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Digital sovereignty: Power to the people

A team of experts is helping European citizens design their digital future by giving them control over their personal information. This will help guarantee people’s rights to privacy while also enabling them to share their data for the public good.

Digital Economy icon Digital Economy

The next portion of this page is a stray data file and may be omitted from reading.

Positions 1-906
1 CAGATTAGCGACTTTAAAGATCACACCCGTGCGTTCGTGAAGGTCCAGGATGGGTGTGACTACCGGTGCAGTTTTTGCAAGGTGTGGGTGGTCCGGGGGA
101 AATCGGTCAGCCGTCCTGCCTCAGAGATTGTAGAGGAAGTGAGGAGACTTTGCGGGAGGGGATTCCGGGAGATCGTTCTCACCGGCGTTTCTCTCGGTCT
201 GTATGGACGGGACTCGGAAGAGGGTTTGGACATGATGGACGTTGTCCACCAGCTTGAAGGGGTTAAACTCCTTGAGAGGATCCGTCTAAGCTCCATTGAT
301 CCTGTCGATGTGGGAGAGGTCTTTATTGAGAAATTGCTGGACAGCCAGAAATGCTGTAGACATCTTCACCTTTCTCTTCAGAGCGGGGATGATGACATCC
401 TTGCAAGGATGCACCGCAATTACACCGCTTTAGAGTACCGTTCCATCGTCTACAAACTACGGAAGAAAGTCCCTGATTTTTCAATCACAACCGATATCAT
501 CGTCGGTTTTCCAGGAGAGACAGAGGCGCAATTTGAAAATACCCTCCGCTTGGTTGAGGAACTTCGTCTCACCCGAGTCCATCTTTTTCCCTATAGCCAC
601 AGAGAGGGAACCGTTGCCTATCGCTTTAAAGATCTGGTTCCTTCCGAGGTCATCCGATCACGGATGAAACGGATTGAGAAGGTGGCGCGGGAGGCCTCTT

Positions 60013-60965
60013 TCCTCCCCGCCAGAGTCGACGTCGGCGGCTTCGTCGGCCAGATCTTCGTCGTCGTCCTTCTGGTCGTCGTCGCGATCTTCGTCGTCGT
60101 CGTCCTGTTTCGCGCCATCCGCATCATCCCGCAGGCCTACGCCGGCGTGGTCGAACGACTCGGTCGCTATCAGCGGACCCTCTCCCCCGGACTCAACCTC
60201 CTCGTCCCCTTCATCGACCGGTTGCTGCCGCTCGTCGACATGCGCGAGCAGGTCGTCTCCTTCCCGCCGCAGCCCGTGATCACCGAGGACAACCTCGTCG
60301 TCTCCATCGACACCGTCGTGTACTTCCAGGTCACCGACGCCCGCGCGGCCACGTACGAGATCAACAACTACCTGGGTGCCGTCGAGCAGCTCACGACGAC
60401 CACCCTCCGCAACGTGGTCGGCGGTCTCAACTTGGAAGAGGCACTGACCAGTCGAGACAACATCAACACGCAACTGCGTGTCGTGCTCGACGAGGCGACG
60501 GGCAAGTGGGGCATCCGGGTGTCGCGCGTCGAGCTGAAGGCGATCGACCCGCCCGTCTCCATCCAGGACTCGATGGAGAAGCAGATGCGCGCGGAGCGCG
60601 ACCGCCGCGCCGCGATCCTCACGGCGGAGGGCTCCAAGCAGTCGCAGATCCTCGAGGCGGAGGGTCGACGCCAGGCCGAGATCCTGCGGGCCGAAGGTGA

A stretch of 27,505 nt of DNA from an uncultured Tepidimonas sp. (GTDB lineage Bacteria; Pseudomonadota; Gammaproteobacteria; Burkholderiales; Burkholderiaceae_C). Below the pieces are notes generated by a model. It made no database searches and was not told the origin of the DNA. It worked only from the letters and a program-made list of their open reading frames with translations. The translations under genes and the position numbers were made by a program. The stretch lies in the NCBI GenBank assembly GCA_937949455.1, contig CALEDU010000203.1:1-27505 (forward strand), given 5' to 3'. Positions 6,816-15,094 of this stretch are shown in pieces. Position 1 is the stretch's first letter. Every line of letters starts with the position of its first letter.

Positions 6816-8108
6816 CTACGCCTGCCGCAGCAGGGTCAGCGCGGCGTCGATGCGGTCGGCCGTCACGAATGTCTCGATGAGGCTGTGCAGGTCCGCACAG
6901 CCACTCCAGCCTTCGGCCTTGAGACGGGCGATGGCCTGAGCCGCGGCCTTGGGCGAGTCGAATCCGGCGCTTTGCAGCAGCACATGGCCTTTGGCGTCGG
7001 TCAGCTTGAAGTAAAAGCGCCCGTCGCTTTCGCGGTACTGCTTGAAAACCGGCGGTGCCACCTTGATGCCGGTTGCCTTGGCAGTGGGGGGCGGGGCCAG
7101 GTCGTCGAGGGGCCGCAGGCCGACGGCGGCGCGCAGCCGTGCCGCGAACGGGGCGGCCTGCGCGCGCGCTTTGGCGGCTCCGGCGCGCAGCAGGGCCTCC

The dispute over who owns personal digital data and how it’s shared has been grabbing the headlines lately, thanks to recent events centred on social media giant Facebook and political consulting firm Cambridge Analytica. This isn’t surprising, given that privacy and security are among the digital economy’s major challenges. Researchers are now addressing this issue under the EU-funded DECODE project which aims to develop practical tools to protect people’s data and digital sovereignty. As they explain in a recent project report, DECODE focuses on a data-centric digital economy. This is where “citizen data, generated by the Internet of Things and sensor networks, is available for broader communal use, with appropriate privacy protections.” The report adds: “As a result, companies, cooperatives, local communities and citizens will be able to use that data to build data-driven services that better respond to individual and community needs. This means rethinking the thorny questions around the ownership, control and management of personal data from an economic, legal, regulatory and technical dimension.” According to the project website, DECODE considers three different use cases: collaborative economy/hospitality; participatory citizen sensing; and open democracy, with a specific focus on how this relates to user communities in Amsterdam and Barcelona. It has selected two pilots in each city to empower “European citizens towards owning their online identity and data sharing in an independent, secure and trusted way.” Pilot applications: Barcelona’s ‘smart city’ strategy Summarising the smart city strategy of Barcelona in a recent magazine article in ‘Cities Today’, DECODE’s project coordinator Francesca Bria said the first pillar is digital transformation: how a city government should work with technology or whether it even should. Bria, who is also chief technology and digital innovation officer at Barcelona City Council, noted that the second pillar is the digital innovation and support for Barcelona’s 13 000 tech companies. “We are creating an open digital marketplace to make procurement more transparent so small companies should be able to come on board and compete in a fair way with the big players.” Digital empowerment of citizens is the third pillar of the strategy. Bria highlighted DECODE and how its collaborators are seeking to take on big tech companies and allow citizens to enjoy services such as peer-to-peer ridesharing or homesharing without the middleman owning their data. She said: “We are developing a distributed blockchain-based architecture on top of which we put a cryptographic layer to guarantee privacy and we are experimenting with the entitlements for citizens so they are the ones who can decide what data they want to share, with whom, on what basis, and for what purpose.” The initiatives of Barcelona reflect the vision of DECODE which envisages data as a common good. The project website explains that this vision implies “a democratisation of data processing and exposure based on transparent algorithms and intuitive interfaces for information visualisation and exploration.” It adds that the pilots in Amsterdam and Barcelona “serve to exemplify how data can be managed in a decentralised way, shared and used following a different paradigm than the current one.” The pilots under the ongoing DECODE (Decentralised Citizens Owned Data Ecosystem) will be run with the active involvement of social entrepreneurs, hackers and makers. For more information, please see: DECODE project website



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